Friday, May 22, 2009

Cover Letter and Resume Tips from a Tired Resume Reader

True story: this anonymous blogger works in an office that is currently hiring. The hiring process obviously involves reviewing the resume and cover letters that candidates submit for an open position. And after reviewing many, many cover letters and resumes, I have some tips about using key words and tailoring your cover letter to a particular position.

Here's what not to do, based upon my personal experience:
1) Do not state in your cover letter that you do not possess the skills that I am looking for. Instead, highlight the skills that you do have, and indicate how those are relevant to my position.
2) Don't be vague. Instead, use key words that are found in the job posting. If my job description says I am looking for a strong writer, in your cover letter discuss your strong WRITING skills.
3) Don't use a generic resume. Just as your cover letter should be targeted, the same is true for your resume. If my job description calls for management experience, your resume should indicate when you've MANAGED a project or a team.

The idea of using key words is also important, because in some cases it's not a person like me reading your resume or cover letter, it's a computer program. This can be true when you're applying to large organizations who simply do not have the human resources staff on hand to review hundreds of resumes a day. To help crack those software programs and get your resume into the hands of an actual living and breathing human being, here are some more tips, courtesy of Edison International's website:

To maximize our computer's ability to read your resumé, you should provide a "clean" original, and use a standard style. Follow these style tips:
• Use white or light-colored 8 1/2 x 11" paper
• Provide a laser quality original if possible
• Do not fold or staple your resume
• Use standard fonts such as Times or Courier
• Use a font size of 10 to 14 points
• Place your name at the top of the page on its own line
• Use standard address format below your name
• Use boldface and/or all capital letters for headings
• Avoid fancy treatments such as italics, and shadows
• Avoid vertical and horizontal lines, graphics, and boxes
• Avoid two-column formats
• Don't condense spacing between letters

A Word about "Key Words"
Because the computer extracts information from your résumé, you may want to include a few key words that will increase your opportunities for matching job requirements. Recruiters and managers access the résumé database in many ways, either to search your resumé or search for specific experience. Here are a few tips to get your resume noticed:
• Use enough key words to define your skills, experience, education, professional affiliations, etc.
• Describe your experience with concrete words rather than vague descriptions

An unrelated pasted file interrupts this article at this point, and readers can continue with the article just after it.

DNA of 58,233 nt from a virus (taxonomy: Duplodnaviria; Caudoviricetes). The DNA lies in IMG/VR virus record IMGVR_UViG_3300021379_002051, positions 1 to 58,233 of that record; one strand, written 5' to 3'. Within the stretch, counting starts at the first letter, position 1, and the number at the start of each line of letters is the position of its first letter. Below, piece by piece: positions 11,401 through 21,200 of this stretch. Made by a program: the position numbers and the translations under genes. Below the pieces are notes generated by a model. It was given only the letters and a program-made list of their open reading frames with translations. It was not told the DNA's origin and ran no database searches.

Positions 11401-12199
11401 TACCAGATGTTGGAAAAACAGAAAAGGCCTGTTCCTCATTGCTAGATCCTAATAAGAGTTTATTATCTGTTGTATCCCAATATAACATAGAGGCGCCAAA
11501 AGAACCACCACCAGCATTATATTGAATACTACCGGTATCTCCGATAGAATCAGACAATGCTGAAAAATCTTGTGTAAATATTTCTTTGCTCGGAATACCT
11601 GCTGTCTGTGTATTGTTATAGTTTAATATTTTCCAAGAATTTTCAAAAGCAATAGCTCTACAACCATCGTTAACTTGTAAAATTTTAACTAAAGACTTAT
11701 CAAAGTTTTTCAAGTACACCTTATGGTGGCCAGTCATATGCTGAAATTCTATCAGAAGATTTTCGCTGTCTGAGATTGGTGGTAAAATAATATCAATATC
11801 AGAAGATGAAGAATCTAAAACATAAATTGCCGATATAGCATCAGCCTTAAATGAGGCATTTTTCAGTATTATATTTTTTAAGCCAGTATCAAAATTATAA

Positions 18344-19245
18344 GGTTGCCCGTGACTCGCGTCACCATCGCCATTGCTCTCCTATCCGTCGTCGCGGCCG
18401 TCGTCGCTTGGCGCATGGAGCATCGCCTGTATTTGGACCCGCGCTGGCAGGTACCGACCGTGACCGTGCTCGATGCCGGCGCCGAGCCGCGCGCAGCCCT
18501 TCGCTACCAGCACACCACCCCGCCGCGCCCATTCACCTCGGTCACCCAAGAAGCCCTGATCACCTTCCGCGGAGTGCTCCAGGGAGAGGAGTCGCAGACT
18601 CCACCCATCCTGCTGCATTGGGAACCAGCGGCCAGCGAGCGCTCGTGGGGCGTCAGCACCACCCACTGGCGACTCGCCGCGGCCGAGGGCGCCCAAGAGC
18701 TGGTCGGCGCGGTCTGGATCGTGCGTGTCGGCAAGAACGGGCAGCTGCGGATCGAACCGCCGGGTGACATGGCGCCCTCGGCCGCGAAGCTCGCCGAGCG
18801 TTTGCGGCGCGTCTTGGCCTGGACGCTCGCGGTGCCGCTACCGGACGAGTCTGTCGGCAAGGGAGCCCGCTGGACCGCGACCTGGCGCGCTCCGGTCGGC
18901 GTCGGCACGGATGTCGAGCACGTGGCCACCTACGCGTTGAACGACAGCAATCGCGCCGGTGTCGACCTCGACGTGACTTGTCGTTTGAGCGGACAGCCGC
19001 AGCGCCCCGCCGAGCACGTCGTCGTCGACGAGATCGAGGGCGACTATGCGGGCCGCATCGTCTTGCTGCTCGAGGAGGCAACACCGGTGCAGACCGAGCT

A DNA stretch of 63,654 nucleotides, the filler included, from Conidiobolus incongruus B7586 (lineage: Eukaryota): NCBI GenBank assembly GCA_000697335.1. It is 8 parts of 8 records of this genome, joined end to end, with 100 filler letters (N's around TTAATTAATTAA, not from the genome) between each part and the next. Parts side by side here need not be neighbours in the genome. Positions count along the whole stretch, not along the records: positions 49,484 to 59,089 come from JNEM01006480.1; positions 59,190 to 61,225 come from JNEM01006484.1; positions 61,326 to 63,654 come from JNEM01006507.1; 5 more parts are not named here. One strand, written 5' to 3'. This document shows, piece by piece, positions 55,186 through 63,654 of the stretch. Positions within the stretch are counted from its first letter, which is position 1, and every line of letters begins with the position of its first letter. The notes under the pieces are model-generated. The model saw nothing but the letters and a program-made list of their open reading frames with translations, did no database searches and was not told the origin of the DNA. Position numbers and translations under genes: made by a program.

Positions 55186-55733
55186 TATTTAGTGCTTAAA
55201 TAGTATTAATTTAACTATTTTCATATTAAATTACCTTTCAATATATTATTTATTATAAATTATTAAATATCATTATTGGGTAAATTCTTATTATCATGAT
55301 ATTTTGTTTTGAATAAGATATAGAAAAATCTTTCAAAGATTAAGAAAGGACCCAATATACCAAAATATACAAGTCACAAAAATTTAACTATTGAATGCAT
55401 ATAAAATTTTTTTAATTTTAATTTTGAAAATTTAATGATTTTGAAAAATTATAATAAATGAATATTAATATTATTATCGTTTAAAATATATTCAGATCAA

• Be concise and truthful
• Use more than one page if necessary. The computer can easily handle multiple-page resumes
• Increase your list of key words by including specifics
• Use common heading such as: Objectives, Experience, Employment, Work History, Skills, Affiliations, etc.
• If room allows, describe your interpersonal traits and attitude
• Use jargon and acronyms specific to your industry (spell out the acronyms).

Bottom line: Tailor your resume. Because even if a person is reading your materials and not a computer program, trust me when I say that presenting your most relevant skills in an easily understandable format will really make that person really happy.

Questions or comments for today's blogger? Post them here.

10 comments:

Nohel said...

I completely agree with what not to include on your resume. I'm amazed at how many students eliminate themselves from a position by stating how they are not meeting the required skills.

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David said...

Hi

I like this post very much. It help me to solve some my work under my director’s requirements.

Apart from that, below article also is the same meaning

Experience letter

Tks again and nice keep posting
Rgs

daniel said...

If I were to wager a guess at why, I’d say that users don’t “browse” forms. The interaction style users engage in with forms is different, and requires its own study and design best practices.

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Alda said...

Great career tips. thanks for the information which would be more useful for the job seekers. By the way I would like share the info about the job sites cloudjobs.net through which I got a good job in the computing industry. They are the best online source for the job seekers in Cloud Computing and its services.

Job said...

Thank you for sharing cover letter and resume tips.

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chandra said...

A well-written cover letter gives a framework to understand the work experience and education listed
on the resume. Your tips very so informative!! keep writing! @bose

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Ruby Claire said...

How to write cover letter for part-time job?



Urdu Shayari

Ruby Claire said...

How to write cover letter for part-time job?



Urdu Shayari

huguenin erin said...

I agree that one should avoid using a generic cover letter when applying for job. It won't help to build up and portray your self. As a matter of fact, a hiring manager knows if you are using a generic one. So better use cvglobe.com to improve your online strategies here.

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